Doctor offers a laser treatment for women’s issues
Dr Omar Gailani has brought in the MonaLisa Touch laser treatment, which can help women experiencing a range of vaginal issues. This is a sponsored post.
GYNAECOLOGIST Dr Omar Gailani says he genuinely cares about making a difference in the lives of women dealing with gynaecological issues.
As part of the services he offers at the Deakin-based clinic, Canberra Urology and Gynaecological Centre, Dr Gailani has brought in the “revolutionary” MonaLisa Touch laser treatment.
Dr Gailani says it can help women with vaginal issues such as pain, irritation, itching, burning, dryness, painful intercourse, atrophy or laxity.
It’s effective, minimally invasive, painless and non-hormonal, with no downtime,” he says.
I’m very passionate about this treatment and I’m glad to be able to make it available for my patients.
I want to be able to genuinely help and change lives.
A laser treatment that stimulates collagen formation and promotes the natural regeneration process of the vagina, Dr Gailani says the MonaLisa Touch can also help with certain types of urinary incontinence and mild prolapse.
Based in Canberra for 11 years, Dr Gailani works closely with urologist Dr Ahmad Al-Sameraaii in their multi-disciplinary clinic.
It has always been my dream to work with a urologist and set up a clinic together. It works well as a collaboration,” he says.
Both surgeons have established their private practices over the past decade, and Dr Gailani, who operates out of Calvary John James private hospital, also has a dedicated theatre anaesthetist Dr Jayamanne, surgical assistant Diana Kirk, and in-clinic nurse, Cheryl Guthrie.
The centre offers investigations for urinary incontinence and prolapse, with management options such as medications, tibial nerve stimulation and outpatient Botox bladder procedures.
When it comes to surgery, Dr Gailani says he takes the time to provide advanced laparoscopic operations for conditions such as endometriosis and fibroids, as well as laparoscopic hysterectomy.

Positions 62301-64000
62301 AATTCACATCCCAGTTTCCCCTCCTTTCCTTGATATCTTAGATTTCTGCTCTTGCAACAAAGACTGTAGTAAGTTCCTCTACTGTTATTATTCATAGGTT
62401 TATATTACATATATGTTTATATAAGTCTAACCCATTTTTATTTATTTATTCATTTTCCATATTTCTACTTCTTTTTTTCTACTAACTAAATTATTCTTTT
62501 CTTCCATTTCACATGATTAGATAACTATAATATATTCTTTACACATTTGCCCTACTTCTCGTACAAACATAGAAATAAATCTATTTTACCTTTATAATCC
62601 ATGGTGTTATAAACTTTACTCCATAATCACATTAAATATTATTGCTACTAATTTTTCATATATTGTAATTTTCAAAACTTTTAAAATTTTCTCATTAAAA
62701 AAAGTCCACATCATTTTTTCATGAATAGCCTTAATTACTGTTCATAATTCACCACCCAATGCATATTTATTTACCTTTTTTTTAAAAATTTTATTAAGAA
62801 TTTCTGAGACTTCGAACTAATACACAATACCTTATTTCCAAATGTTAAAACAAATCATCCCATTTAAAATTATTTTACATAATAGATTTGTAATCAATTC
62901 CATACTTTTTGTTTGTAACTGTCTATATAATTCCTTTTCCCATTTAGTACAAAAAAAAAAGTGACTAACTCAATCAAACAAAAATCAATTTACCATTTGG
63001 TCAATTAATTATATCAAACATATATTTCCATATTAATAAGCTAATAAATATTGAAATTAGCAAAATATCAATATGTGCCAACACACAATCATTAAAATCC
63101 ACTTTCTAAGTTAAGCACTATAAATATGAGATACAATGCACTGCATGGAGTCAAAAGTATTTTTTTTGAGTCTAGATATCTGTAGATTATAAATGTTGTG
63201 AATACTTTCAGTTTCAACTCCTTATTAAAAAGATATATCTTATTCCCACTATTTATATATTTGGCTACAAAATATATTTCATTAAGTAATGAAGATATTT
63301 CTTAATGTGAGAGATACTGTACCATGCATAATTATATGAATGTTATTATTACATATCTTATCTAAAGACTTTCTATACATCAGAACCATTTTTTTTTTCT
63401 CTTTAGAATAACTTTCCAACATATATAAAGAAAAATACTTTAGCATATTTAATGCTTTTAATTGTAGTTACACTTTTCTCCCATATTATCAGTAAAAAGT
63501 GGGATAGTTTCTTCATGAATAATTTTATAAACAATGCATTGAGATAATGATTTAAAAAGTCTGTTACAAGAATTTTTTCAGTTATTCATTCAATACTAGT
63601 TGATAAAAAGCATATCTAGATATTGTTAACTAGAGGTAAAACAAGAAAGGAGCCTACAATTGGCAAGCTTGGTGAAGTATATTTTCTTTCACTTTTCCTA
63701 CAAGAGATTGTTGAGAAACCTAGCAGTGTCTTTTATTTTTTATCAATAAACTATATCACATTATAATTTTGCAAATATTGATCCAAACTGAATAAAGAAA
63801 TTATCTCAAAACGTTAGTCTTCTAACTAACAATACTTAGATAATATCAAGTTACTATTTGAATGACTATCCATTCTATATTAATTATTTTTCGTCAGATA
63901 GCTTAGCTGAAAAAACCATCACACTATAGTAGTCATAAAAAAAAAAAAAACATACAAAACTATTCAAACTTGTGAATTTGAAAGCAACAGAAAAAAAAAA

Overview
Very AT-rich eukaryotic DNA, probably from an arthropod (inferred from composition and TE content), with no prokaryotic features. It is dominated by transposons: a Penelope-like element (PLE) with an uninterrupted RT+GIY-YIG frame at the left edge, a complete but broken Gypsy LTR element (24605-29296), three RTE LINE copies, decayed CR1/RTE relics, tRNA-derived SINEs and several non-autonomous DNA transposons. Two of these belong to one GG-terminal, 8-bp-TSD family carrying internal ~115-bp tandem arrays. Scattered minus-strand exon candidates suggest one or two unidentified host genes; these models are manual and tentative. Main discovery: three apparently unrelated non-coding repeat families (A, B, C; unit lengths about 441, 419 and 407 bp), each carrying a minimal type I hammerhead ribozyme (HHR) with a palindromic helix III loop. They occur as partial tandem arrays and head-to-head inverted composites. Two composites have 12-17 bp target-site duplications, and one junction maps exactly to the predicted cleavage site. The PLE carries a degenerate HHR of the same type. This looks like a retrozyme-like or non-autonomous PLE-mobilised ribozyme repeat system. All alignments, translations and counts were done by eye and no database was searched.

He also offers non-mesh solutions for urinary incontinence and vaginal prolapse.
Dr Gailani comes from a medical background; his father was a well-known general surgeon and his mother a public health doctor who lives in the US, near his brother who’s also a physician there.
He says it's important to him to keep his skills up-to-date in the field of gynaecology.
"Until travel restrictions hit, I would regularly travel to Europe and the US to attend conferences or workshops, and I still study online whenever possible," he says.
For me, it's about constantly learning and growing, and providing new, effective ways to help.
Born in Baghdad, Dr Gailani left home after the first Gulf War and emigrated to NZ, where he spent nine years working at hospitals around the country.
He then moved to Australia, where he worked for the Flying Doctor Service, dealing with limited resources to perform surgeries.
"That was one of the best jobs I’ve ever done. It was a specific Flying Doctor service for gynaecology, based in Roma in Queensland," he says.
I did more than 300 operations in six months in the outback, covering 22 hospitals.
They would fly our team in. We’d land on dirt runways in rural airports – one day we almost crashed – then I’d operate all day. The pilot would stay there with us, then fly us back later that day.
Dr Gailani also worked in many locations such as Adelaide, Melbourne, Launceston and with the Aboriginal communities of Gove and Broken Hill, a role he says was personally very rewarding.
In 2010 Dr Gailani joined the Canberra Hospital and says he immediately fell in love with the bush capital.
I’m glad my career brought me to Canberra," he says.
While living here, I got married and had two sons, now aged three and one, so my life has changed dramatically. Parenthood is challenging in a different way!